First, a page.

Papers by Keyword: Laser Assisted Machining (LAM)

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Authors: Shou Jin Sun, Milan Brandt, John P.T. Mo
Abstract: A higher strength and heat resistance are increasingly demanded from the advanced engineering materials with high temperature applications in the aerospace industry. These properties make machining these materials very difficult because of the high cutting forces, cutting temperature and short tool life present. Laser assisted machining uses a laser beam to heat and soften the workpiece locally in front of the cutting tool. The temperature rise at the shear zone reduces the yield strength and work hardening of the workpiece, which make the plastic deformation of the hard-to-machine materials easier during machining. The state-of-the-art, benefits and challenges in laser assisted machining of metallic materials are summarized in this paper, and the improvement of tool life is discussed in relation to laser power, beam position and machining process parameters.
3359
Authors: Guenael Germain, Franck Morel, Jean Lu Lebrun, Anne Morel, Bertrand Huneau
Abstract: The use of Laser Assisted Machining (LAM) can improve different aspects of the machinability of high strength materials. A study was undertaken to determine the optimum cutting parameters and to quantify their influence on fatigue strength according to the type of microstructure created. Two different materials were studied: a bearing steel (100Cr6 / AISI 52100) and an aeronautical titanium alloy (Ti6Al4V). In the bearing steel a significant increase of the fatigue resistance was observed due to the transformation of the surface layer into martensite. For the titanium alloy, a slight reduction in the fatigue strength was found as in this case the microstructure and residual stress state of the surface layer was less beneficial. The surface roughness has also been measured and no significant variation has been observed for different laser powers in each material.
569
Authors: Xue Feng Wu, Hong Zhi Zhang, Yang Wang
Abstract: Laser assisted turning is an effective method machining difficult-to-machine materials such as ceramics, which uses a high power laser to focally heat a workpiece prior to material removal with a traditional cutting tool. A transient, three-dimensional heat transfer model was developed for laser assisted turning of silicon nitride using Finite Element Method to understand the thermal process of laser heating and to optimize the operating parameters. A laser assisted turning experiment system was set up to investigate the thermal conditions and cutting process of laser assisted turning of sintered silicon nitride and the experiments were conducted on the system using selected parameters. Effects of cutting parameters on cutting forces and specific cutting energy were investigated. Forces on the chip and SEM micrographs of chip morphology were studied to discuss the material removal mechanism of laser assisted turning of silicon nitride. Tool wear, surface roughness of the machined surface and the quality of subsurface were investigated. The results showed that the heat transfer model could be used to optimize the cutting parameters and laser assisted turning method could increase the machining efficiency while maintaining machining quality and reasonable levels of tool wear. A method of optimizing LAM based on the thermal model was presented.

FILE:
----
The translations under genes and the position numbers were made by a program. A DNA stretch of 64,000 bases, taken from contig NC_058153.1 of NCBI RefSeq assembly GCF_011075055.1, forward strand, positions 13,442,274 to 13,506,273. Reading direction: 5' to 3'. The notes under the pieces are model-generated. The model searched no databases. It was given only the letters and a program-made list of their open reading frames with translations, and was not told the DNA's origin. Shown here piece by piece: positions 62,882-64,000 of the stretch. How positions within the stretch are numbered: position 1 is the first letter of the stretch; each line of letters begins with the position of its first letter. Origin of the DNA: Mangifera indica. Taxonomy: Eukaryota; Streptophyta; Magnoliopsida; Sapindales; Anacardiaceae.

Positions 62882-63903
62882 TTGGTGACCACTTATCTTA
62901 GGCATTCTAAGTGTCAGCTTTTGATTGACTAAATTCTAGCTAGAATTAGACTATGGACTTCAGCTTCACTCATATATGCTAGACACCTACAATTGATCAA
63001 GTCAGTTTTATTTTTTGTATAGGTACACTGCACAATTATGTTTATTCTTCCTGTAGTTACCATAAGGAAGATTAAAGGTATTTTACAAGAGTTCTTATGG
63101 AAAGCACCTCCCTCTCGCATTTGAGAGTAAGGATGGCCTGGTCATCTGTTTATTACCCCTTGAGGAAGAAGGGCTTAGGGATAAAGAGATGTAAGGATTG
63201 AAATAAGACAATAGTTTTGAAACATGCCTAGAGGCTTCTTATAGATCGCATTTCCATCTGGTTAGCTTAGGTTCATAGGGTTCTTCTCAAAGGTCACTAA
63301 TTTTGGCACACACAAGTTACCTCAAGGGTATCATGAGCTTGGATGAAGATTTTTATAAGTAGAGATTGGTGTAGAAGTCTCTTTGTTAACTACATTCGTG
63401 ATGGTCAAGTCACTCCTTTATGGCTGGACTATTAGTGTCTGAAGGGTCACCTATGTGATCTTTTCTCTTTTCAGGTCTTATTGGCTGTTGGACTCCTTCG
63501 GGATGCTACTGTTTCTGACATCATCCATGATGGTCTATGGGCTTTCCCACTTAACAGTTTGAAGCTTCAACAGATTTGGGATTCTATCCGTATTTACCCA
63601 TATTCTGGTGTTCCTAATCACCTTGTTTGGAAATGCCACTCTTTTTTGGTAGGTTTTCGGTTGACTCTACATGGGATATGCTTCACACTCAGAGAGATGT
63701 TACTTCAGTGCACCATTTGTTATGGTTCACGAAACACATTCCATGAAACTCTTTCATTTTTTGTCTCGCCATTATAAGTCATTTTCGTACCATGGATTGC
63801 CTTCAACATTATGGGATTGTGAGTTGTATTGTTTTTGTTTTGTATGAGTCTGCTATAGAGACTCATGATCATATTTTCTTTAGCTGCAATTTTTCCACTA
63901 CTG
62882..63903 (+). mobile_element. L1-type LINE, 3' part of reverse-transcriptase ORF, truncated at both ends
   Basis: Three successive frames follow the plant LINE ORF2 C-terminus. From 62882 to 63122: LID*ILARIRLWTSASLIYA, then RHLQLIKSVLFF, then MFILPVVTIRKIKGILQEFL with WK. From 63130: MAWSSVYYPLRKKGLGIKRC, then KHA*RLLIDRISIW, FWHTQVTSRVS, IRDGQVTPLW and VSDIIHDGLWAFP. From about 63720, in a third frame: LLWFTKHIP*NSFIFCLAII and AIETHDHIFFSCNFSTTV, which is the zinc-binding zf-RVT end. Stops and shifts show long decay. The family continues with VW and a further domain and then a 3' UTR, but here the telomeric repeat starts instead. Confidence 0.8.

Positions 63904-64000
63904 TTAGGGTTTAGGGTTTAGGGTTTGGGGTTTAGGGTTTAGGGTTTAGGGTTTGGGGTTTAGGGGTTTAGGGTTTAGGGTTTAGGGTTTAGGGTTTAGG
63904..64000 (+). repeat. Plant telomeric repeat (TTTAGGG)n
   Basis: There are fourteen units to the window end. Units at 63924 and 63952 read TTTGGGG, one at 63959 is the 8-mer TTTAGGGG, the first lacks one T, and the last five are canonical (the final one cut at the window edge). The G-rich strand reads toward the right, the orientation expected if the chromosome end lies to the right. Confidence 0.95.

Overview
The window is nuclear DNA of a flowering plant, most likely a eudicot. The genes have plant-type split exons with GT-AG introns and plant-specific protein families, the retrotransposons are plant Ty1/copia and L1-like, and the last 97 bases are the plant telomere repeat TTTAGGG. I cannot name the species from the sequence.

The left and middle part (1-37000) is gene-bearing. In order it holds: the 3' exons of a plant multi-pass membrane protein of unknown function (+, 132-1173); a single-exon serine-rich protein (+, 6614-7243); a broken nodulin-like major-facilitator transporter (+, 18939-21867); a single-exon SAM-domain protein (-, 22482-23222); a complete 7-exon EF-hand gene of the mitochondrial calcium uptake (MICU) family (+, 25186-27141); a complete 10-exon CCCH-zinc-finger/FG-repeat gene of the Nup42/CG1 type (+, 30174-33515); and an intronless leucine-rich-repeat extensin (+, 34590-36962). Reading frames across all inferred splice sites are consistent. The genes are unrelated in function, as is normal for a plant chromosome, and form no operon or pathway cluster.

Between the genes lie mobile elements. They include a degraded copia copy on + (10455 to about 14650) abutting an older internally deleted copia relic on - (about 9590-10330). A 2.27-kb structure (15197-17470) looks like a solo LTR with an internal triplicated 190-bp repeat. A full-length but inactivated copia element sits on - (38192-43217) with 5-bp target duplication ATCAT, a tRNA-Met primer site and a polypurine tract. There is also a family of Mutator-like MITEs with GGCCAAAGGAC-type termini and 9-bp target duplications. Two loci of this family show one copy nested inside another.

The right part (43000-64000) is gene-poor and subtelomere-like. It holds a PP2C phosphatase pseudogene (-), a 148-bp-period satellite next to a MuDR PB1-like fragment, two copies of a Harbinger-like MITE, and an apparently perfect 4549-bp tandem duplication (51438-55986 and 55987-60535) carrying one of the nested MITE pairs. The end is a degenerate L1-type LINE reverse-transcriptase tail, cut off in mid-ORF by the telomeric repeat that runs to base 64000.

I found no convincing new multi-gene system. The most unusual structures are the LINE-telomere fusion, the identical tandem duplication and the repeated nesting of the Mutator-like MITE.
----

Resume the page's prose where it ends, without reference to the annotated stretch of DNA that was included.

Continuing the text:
113
Authors: Ji Hong Nancy Yang, Milan Brandt, Shou Jin Sun
Abstract: The aim of this work is to develop a 3-D transient finite element model for a moving Gaussian laser heat source to predict the depth of the heat-affected zone (HAZ) and temperature distribution in a Ti6Al4V alloy workpiece. It is found that the temperature profile and depth of HAZ are strongly dependent on the parameters of the laser beam. The thermal model simulations are compared with results produced by experimental work and these show close agreement.
143
Authors: Xue Feng Wu, Hong Zhi Zhang, Yang Wang, Chao Xie
Abstract: Laser assisted machining (LAM) is an effective method machining difficult-to-machine materials such as ceramics which uses a high power laser to focally heat a workpiece prior to material removal with a traditional cutting tool. A laser assisted machining experiment system was set up and a transient, three-dimensional heat transfer model was developed for LAM of silicon nitride using Finite Element Method to understand the thermal process of laser heating. The model was based on temperature-dependent thermophysical properties and the heat generated was neglected due to cutting which is assumed to be small compared to the heat generated by laser heating. The experiments were carried out to investigate the effects of operating parameters, such as laser power, laser translational speed, rotational speed, laser beam diameter and preheating time on temperature distribution. An infrared radiation thermometer was used to measure the surface temperature histories and the experimental results were in good agreement with predictions. The laser power and laser translational speed have the greatest influence on the temperature.
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